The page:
Random Notes from Wellington, New Zillund

Photo by Kate Hedin. For more of her New Zealand photos, go here.

New Zealand doesn’t have any natural predators, and I think this says a lot about country as a whole. “After all, our country’s symbol is a flightless nocturnal bird.” said Andrew, one of our hosts.

The city of Wellington, for instance, has more cafes per block than New York. While walking around the town for four days, I only remember seeing three people who smoked. There is very little stone in the city, so Gothic cathedrals from the Victorian period are made of wood.

Apparently the only predatory part of New Zealand culture is the country’s rugby team. Called the All Black, it stars in the Air New Zealand safety videos, which includes an old woman running down the isle of the plane naked.


Speaking of airplanes, Air New Zealand is one of the best airlines we’ve flown with. Aside from naked elderly people in their safety videos, they also have great food, seat USB chargers in many of their aircraft, plenty of leg room, and the international seats go back so far you can actually sort of kind of sleep kind of, which is saying a lot for an economy international seat. They also have personal viewing screens for many of their flights, which you can watch from the second you sit in your seat to till the moment you get up for your bags: they play through take-offs and landings.

It helps make up for the fact that New Zealand customs is as involved as a root canal. Leave plenty of time at the airport if you fly there.

In a recent essay on the English countryside, I mentioned how it was almost impossible to shake the feeling of being in Middle Earth. Well, that feeling is magnified in New Zealand, for obvious reasons. The winding forests, the rolling hills, the distance mountains, the greenness of everything.

At one point, I thought “Woah! That hill looked like a place in the Lord of the Rings movie where the hobbits hide from the rider, but I’m not going to say anything cause I don’t want to be that guy who thinks everything in New Zealand looks like something in Lord of the Rings.” At the moment i was done thinking that, our main host Lauren mentioned said that we had just passed the hill the hobbits hid on in Lord of the Rings. I kid you not.

The people of New Zealand don’t look at the Lord of the Rings the way, for instance, the French look at the Eiffel Tower.* They seem to all have accepted the fact that the Lord of The Rings has sort of reminded the world that New Zealand exists, and that, because of it, people often connect the two. The money the travel industry has recieved because of it, though, must be staggering. After all, New Zealand is paying to have the Hobbit movies filmed there.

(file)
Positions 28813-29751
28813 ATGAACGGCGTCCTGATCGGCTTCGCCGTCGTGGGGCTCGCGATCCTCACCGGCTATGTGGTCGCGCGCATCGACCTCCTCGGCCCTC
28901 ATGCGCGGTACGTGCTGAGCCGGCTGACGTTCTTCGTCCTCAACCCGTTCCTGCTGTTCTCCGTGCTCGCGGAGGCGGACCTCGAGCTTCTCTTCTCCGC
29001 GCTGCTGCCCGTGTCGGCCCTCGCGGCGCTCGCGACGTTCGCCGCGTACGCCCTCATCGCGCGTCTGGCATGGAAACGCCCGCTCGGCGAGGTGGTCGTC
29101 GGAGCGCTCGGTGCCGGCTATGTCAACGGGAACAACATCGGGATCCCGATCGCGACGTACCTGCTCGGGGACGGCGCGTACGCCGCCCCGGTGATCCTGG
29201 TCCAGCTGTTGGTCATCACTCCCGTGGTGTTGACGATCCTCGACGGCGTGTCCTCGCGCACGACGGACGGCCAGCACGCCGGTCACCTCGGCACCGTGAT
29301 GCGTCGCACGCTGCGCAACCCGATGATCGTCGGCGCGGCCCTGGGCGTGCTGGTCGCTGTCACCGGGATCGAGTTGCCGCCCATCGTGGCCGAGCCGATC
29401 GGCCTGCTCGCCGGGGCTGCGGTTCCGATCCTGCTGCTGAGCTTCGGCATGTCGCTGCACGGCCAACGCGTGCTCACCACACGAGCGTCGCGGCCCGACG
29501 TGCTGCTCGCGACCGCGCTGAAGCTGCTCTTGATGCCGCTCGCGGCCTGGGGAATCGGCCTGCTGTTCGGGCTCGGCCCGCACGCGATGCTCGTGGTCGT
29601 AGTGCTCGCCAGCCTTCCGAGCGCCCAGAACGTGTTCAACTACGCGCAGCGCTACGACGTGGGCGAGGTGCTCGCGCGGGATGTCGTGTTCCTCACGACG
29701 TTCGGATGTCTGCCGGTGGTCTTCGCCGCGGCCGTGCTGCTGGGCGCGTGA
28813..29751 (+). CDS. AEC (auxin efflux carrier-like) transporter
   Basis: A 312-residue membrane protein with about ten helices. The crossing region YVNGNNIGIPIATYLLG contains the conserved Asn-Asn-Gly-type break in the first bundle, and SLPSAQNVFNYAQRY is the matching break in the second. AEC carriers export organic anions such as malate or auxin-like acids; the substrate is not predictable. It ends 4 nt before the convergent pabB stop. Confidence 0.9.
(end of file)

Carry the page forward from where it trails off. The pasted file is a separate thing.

The New Zealand film and graphics industry has grown dramatically because of the films. We took a trip to the Weta Cave, a little visitors center for the production company that created the designs and computer graphics for Lord of the Rings.

This little family-style wearhouse company made everything. Armor, puppets, graphics, models, and invented a lot of the technology to do each of those so well. Their visitors center isn’t a bad use of a half-hour. It has a lot of props from the films, gifts and replicas you can buy, and shows a documentary about the behind-the-scenes workings of what goes on there.

The company hasn’t just kept itself to films. They seem to let their designers go crazy, and one of the results was a fictional line of ray guns invented by a Victorian adventurer named Dr. Grordbort. So, that was the initial idea: a line of collectible Victorian-style ray guns. Since then, it naturally expanded into lots of poster art, comic books, and short films.


Wellington itself is the San Francisco of Middle Earth. It’s chilly all summer, windy all the time, and has lots of hills and international restaurants.

I thought I was clever in making the connection, but apparently every travel writer in the world has made the same statement.

What it doesn’t have, however, is an international airport. This is because the runway is tiny, between two bodies of water, and the winds are so strong they make it hard to land.


Maori are the Aboriginal people of New Zealand. The country has tried desperately to preserve at least the cultural history of the Maori. Most of the buildings say things in both English and Maori.

They were originally treated the way most native peoples were treated by the sneezing Europeans who showed up on their shores hungry and desiring a good masacre. However, in 1840, the Europeans and Maori signed the Treaty of Waitangi, which, if you read the Maori-language treaty, gave them the property and rights of British Citizens, but if you read the European version of the treaty, gave them the property and rights of British Citizen’s cattle.

Not quite, but there was a tragic translation problem. The English and Maori versions differed slightly, and, even thought they were technically translated into Maori, the native cheifs didn’t really understand the concept of “Govenor,” “property rights,” or what a European power was capable of when “savages” were involved.

There is a great story about the signing, but it is possibly only a made-up one handed down by generations. The story goes that, originally, the Maori translator for the treaty was supposed to be an incredibly skilled one, yet he came down with a sickness near the date of the signing. The treaty was given to the next-in-line, a translator who wasn’t near as good.